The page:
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Ludlow Seeks Tax Hike to Fund Anti-Gang Projects

January 14, 2005|Steve Hymon | Times Staff Writer

Calling gang violence the No. 1 issue in his district, Los Angeles Councilman Martin Ludlow said he planned to introduce a ballot measure today to raise about $30 million a year for anti-gang programs.

He said his measure would increase property taxes by about $40 per parcel to pay for after-school programs, job training and tutoring programs. The money would mostly go to nonprofits already doing anti-gang work, including the Boys & Girls Club and Big Brothers Big Sisters.

It is the second time in as many months that Ludlow has pushed the council to do more about gangs.

"People are really concerned and afraid for the safety and well-being of their children and neighbors' children," Ludlow said. "I know it's a gamble, but no community in the city is immune to gang violence."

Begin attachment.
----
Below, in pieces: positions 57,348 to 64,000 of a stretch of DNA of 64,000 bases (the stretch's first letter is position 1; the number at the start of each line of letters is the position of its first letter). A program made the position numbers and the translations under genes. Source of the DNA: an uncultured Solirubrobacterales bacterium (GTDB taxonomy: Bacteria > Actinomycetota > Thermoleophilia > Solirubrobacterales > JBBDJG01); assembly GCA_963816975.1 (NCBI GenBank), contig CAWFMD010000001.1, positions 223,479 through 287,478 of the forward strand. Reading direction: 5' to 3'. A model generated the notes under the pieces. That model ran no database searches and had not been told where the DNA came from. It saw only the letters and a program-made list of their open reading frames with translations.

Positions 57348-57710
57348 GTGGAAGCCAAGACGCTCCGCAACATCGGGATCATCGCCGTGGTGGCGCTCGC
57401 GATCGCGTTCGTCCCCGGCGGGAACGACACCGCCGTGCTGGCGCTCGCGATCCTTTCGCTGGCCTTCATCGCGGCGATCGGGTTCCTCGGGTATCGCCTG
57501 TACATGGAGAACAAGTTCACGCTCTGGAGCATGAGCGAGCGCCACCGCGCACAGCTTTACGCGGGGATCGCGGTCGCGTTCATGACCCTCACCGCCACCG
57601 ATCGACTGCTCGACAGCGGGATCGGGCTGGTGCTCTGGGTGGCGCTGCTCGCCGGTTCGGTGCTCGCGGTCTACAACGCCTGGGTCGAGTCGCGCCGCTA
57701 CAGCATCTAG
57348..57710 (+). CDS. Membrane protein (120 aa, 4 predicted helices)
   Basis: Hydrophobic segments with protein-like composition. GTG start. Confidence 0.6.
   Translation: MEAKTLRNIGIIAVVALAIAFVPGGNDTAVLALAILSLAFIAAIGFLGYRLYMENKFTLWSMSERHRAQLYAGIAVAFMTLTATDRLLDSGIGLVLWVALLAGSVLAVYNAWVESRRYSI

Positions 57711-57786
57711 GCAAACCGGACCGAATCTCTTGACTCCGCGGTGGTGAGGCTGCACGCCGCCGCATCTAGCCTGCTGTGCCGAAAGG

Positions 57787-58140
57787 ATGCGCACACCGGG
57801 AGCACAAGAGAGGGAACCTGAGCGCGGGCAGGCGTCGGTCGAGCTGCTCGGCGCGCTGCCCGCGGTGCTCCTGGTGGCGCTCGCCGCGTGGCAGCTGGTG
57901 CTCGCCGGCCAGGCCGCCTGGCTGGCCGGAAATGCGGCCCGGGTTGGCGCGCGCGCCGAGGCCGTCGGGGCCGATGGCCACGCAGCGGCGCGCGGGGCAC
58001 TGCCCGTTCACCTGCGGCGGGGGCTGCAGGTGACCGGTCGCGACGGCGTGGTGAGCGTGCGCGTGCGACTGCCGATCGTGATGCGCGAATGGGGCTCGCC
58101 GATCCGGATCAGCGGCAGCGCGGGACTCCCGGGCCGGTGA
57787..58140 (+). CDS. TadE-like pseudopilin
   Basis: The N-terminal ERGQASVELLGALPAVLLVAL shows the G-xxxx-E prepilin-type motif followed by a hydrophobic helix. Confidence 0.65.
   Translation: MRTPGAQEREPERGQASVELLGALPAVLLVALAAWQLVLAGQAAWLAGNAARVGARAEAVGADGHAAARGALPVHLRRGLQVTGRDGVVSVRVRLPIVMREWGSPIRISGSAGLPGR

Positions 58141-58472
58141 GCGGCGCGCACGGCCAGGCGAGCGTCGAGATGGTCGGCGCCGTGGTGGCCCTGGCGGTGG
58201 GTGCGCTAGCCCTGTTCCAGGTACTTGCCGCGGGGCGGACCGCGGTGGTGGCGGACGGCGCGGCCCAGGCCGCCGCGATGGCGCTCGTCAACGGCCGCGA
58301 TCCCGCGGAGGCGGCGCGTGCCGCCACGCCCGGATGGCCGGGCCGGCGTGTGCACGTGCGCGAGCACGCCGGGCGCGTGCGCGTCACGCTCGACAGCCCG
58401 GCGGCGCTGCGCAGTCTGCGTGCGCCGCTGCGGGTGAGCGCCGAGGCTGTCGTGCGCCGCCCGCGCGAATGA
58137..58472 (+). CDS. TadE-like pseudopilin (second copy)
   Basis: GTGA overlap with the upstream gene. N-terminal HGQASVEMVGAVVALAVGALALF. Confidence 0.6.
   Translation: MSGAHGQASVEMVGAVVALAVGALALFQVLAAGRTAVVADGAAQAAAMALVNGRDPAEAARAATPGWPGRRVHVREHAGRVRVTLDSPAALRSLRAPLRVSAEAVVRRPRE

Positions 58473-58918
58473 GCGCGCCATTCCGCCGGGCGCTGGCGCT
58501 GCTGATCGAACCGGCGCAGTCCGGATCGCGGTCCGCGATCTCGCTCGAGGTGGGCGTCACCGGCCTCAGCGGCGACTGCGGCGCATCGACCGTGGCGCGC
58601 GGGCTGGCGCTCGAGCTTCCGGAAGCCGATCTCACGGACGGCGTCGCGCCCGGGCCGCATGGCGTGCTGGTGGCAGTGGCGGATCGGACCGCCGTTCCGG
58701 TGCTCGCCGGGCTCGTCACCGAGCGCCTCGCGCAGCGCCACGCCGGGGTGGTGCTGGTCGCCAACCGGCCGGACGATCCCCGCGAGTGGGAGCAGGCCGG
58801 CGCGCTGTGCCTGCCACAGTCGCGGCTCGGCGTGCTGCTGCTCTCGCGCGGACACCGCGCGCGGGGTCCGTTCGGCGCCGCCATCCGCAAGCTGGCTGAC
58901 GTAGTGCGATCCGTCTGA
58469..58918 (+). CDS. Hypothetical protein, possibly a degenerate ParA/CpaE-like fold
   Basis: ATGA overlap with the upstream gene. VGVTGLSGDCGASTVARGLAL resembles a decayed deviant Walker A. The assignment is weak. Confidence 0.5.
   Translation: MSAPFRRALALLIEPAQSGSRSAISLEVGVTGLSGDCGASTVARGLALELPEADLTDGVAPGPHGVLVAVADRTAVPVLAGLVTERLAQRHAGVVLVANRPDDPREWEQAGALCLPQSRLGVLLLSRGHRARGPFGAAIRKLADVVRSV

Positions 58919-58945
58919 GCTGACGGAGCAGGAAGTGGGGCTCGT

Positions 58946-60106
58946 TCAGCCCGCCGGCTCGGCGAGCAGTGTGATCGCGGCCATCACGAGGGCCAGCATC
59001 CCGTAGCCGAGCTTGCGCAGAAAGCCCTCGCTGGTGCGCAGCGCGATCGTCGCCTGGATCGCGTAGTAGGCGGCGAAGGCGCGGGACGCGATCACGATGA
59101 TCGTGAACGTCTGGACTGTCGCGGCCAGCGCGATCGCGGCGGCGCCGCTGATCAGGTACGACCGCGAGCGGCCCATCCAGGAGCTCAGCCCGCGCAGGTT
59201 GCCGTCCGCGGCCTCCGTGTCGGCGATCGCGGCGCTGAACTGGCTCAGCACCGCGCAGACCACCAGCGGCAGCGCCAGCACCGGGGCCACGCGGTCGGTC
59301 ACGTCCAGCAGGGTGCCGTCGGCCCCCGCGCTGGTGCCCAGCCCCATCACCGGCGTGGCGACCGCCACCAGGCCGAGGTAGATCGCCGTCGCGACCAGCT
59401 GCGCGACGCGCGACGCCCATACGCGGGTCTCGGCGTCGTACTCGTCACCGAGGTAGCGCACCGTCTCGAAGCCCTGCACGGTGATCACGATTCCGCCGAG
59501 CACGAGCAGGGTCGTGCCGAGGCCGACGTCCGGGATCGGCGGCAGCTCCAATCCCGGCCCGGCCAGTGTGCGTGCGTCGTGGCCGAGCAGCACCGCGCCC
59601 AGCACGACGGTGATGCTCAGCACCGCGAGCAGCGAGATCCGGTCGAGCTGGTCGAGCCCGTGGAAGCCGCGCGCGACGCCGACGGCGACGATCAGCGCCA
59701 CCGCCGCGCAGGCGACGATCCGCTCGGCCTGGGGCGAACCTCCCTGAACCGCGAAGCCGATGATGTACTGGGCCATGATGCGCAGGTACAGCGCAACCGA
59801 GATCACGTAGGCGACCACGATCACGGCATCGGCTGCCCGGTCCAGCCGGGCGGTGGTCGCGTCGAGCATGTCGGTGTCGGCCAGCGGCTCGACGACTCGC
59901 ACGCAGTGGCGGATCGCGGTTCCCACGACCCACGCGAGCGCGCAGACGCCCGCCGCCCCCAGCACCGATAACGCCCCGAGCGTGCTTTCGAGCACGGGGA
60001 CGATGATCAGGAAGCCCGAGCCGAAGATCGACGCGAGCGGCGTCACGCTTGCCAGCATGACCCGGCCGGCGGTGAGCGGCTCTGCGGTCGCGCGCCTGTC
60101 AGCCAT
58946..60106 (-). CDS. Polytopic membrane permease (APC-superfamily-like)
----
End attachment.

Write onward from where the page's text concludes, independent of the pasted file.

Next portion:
Ludlow's 10th District includes West Adams, Koreatown and the Crenshaw area.

A majority of the City Council would have to approve the proposal by Jan. 26 to place it on the May ballot. Passage would require two-thirds approval by city voters.

"I think it's an intriguing idea that's worthy of exploration and debate, but I think that he may be rushing it," said Councilman Greig Smith. "I think that we need to take a strong look at the specifics before putting this on the ballot. I think that he'll find much greater support if he goes slower and has the chance to build support from the community."

In December, Ludlow proposed creation of a Department of Urban Affairs that would bring together social workers, administrators and former gang members to find novel ways to thwart gang violence.

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